“There’s no regulation that’s going to stop a person in Massachusetts from breeding their dog,” declares Stremlau. “But why is that person breeding their dog? Because it’s a nice Golden? Because it has a good temperament? I mean, they should all have that before you breed your dog. That’s a minimum.”

“Every breed has a breed purpose and a breed description and the description is usually based on the function of the dog. The form follows function.”

Listen: Pet Perspectives Part 8 with WBZ NewsRadio 1030’s Mary Blake

Troy Caisy knows a thing or two about the form and function of German Shepherd Dogs and the Belgian Malinois. Caisy is head trainer for the Boston Police K-9 Academy. Caisy started at the unit in 1992.

” Growing up, I always had dogs, always had pets, always had animals around me , so I have a love and a passion for dogs and I was able to apply that to my job, which enhanced my job even more,” says Caisy.

Salem Police Officer John Bedard and a 19-month-old German Shepherd named Thor. Salem recently raised $60,000 to reinstate its K-9 program, which had been eliminated in 1982. Officer Bedard was one of three officers selected for the program and says he knew immediately that he wanted to be paired with Thor.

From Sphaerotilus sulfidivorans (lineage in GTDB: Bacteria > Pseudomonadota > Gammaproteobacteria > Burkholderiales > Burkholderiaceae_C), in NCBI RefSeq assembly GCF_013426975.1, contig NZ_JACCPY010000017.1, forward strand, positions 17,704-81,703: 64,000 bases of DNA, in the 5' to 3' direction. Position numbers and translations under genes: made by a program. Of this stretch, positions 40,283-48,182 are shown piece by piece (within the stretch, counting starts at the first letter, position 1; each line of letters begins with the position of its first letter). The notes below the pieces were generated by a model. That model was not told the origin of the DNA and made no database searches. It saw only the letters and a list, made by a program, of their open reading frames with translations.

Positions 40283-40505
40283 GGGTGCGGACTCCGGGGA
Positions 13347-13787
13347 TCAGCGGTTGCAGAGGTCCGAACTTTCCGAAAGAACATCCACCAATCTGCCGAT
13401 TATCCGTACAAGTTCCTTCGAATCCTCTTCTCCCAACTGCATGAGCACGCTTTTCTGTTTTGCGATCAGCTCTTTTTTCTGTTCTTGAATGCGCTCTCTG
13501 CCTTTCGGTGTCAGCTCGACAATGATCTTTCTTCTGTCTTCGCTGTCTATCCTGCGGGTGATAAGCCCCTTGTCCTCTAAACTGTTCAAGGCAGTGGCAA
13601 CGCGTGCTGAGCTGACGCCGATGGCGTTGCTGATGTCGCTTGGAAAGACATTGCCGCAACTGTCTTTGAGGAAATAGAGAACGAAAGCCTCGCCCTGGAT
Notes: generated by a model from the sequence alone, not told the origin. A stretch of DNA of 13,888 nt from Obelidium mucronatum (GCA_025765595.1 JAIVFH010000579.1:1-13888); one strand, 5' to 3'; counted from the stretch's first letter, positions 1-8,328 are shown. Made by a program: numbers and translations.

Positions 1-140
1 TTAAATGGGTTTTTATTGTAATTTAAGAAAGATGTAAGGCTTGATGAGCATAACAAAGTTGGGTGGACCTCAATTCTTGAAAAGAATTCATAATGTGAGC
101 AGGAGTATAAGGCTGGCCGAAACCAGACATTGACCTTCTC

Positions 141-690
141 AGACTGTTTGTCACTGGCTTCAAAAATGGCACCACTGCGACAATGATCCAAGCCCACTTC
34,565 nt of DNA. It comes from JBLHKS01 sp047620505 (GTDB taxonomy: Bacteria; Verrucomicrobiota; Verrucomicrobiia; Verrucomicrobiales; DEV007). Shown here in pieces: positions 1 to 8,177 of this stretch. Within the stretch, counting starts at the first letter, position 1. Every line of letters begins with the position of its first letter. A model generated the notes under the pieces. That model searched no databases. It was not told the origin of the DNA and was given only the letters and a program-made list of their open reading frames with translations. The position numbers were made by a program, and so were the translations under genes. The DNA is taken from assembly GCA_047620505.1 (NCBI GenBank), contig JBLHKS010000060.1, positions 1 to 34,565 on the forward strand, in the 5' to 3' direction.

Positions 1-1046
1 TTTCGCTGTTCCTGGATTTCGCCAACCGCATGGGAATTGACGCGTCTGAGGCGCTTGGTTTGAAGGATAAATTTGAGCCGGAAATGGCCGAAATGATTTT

“He lives with me 24/7,” explains Bedard. He has a Lab and a Pug who live inside, but Thor lives outside.

“He has his insulated dog house. “I love the little guy. He’s awesome,” says Bedard. “He does everything I want him to do. As far as being together for only six months, he’s attached to me and I’m attached to him.”

North Andover Police Lt. Detective Charles Gray remains deeply attached to his now retired K-9 partner Kyzer.

Kyzer and Lt. Charles Gray

Kyzer and Lt. Charles Gray

In November of 2007, Kyzer, also a German Shepherd, saved Gray’s life.

“We got a call to respond to a a tire shop in North Andover where there was a disgruntled employee who decided to go on a shooting rampage. I responded with Kyzer,” recalls Gray. After wounding one person, the suspect took off near the Lawrence Municipal Airport. Gray then spotted him near a runway.

“I felt that he was reaching for a weapon. It was one of those split second decisions you make as far as whether you shoot the person or release the dog. Kyzer was already out and actually bit the guy and grabbed the person. Every time he tried to reach closer to one of his guns, Kyzer kept pulling his arm back. So eventually we did get him placed into custody and recovered two firearms from his waistband.”

Gray says Kyzer did a great job.

“If that guy had reached for a weapon, had I shot him I would have to live with that for many many years, and if I got shot, I wouldn’t have gone home that night, so yeah, I look at Kyzer now and say that’s my partner. I love him. He’s my dog,” says Gray.

Gray also says Kyzer doesn’t realize he’s now retired.

“Every day, when I go to work, he sits there and looks at me in his kennel like ‘hey, are you gonna bring me today or not?’ and when I get home he looks at me like ‘hey, stupid, you forgot about me again.”